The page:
Robert W. Matthews III, retired executive editor of the Baltimore Afro-American newspaper and former television and radio newsman, died Friday of cancer at his Roland Park home. He was 75.
Even after he retired from the Afro-American in 1990, Mr. Matthews still wrote his popular column, "All That Jazz," until a month ago. He started his career at the Afro-American in 1948 as a columnist and magazine editor.
"He was a consummate newspaper man," said Sam Lacy, longtime sports editor at the Afro-American. "He was very curious. He had a great ability to translate it into news."
It was a news sense that also led Mr. Matthews to pursue careers in radio and television.
He made the switch from the Afro-American in 1963 when he became a reporter and weekend anchorman at WEBB radio station. He moved to WBAL-TV the next year as a reporter and weekend anchor.
"He was the most experienced newsman in the newsroom," recalled former WBAL cub reporter Jim Young who worked with Mr. Matthews. "He was a precise newsman of the time."
Mr. Matthews was promoted at the station in 1966, making him the first black TV news director in Baltimore. He jumped to the national networks in 1968, where one of his first assignments for CBS was covering the Woodstock festival in 1969.
None of his colleagues was surprised by his continued success, which included positions as a news manager for NBC, bureau chief of NBC's Washington bureau and radio news director of WRC-WKYS radio in Washington until 1978, when he returned to Baltimore to edit Dawn magazine, an Afro-American supplement.
"He was studious. He had vision," Mr. Lacy said of his longtime friend who also was national editor at the paper from 1980 until 1984 before being named executive editor.
"The thing I remember most is that he could do so many things," said his son, Robert M. Matthews of Lochearn. "He was a writer. He was a musician. He was good with his hands. He was a good typist. He was so versatile."
One of his chief avocations was jazz, the younger Mr. Matthews said.
"He was an ambassador for jazz," agreed Baltimore jazz singer Ethel Ennis, a friend since 1941 when she and Mr. Matthews were neighbors at the Gilmore homes for low-income families. "Jazz meant everything to him. He enjoyed listening to jazz and being involved with the jazz world."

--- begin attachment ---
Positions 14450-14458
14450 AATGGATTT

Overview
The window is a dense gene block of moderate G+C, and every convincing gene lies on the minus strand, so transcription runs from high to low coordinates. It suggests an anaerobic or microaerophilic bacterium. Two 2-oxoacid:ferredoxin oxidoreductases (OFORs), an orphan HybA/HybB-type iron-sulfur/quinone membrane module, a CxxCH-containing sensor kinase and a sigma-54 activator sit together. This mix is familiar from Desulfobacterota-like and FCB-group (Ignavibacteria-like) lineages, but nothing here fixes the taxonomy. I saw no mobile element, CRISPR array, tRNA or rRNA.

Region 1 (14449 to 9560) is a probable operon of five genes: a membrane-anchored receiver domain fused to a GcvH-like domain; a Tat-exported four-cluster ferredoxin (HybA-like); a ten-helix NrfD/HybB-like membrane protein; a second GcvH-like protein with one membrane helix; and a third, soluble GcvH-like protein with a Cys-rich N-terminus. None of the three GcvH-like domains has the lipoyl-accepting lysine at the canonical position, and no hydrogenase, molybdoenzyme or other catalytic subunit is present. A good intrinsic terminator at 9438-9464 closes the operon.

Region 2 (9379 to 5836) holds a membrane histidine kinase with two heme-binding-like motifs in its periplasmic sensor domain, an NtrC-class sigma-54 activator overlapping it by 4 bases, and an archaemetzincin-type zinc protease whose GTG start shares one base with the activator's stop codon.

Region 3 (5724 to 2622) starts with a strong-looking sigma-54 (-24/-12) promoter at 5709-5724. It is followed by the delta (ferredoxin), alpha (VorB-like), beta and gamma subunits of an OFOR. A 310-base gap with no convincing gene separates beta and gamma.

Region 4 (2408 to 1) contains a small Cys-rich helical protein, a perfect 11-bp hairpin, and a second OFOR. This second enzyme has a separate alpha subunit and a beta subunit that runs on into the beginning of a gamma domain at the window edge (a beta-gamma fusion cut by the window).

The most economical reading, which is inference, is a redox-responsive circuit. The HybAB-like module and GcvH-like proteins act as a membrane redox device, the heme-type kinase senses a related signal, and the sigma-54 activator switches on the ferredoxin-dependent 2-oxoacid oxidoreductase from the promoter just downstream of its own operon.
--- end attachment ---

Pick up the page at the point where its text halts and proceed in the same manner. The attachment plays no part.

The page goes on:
It was an interest that some say had roots in his Detroit upbringing and never left him. "He always wanted people to appreciate the music and the musicians," said Baltimore jazz singer Ruby Glover. "It'll be a great loss."
Mr. Matthews also was a founding member of the Jazz Listeners Club, which has met for more than 20 years in the Baltimore area. For his contributions to the jazz community, he was inducted into the Central Pennsylvania Jazz Hall of Fame and was honored by the Jazz Heritage Foundation of Baltimore.
Other memberships included the Alpha Phi Alpha Fraternity, Sigma Delta Chi, the Society of Professional Journalists, the Maryland Press Club and the Baltimore County Alliance for Rehabilitation. Mr. Matthews also served on the Governor's Committee on Employment of the Handicapped.
At the time of his death, he was teaching a jazz course at Sojourner-Douglas College in East Baltimore, where he served on the board of directors. He enjoyed teaching others to play contract bridge and often organized tournaments, his son said.
Before coming to Baltimore in 1948, Mr. Matthews served in the Coast Guard in the Pacific during World War II after graduating from Wayne State University in Detroit. He was born in Albany, Ga., in 1920.
His first wife, the former Vashti Turley Murphy, daughter of Afro-American publisher, Carl Murphy, died in 1981.
A memorial service for Mr. Matthews will be held at 10:30 a.m. tomorrow at St. James Episcopal Church at Lafayette and Arlington avenues.
In addition to his son, Mr. Matthews is survived by his wife of 12 years, the former Kathleen Murray; two other sons, Carl C. Matthews of Baltimore and Army Lt. Col. Rodger M. Matthews of Columbus, Ohio; two daughters, Martha E. Schuler of Seckheim, Germany and Yvonne C. Butler of Baltimore; six grandchildren; and two great-grandchildren.
The family requests memorial contributions to the Fish Middelton Jazz Scholarship Fund Inc., P.O. Box 1768, Silver Spring 20915.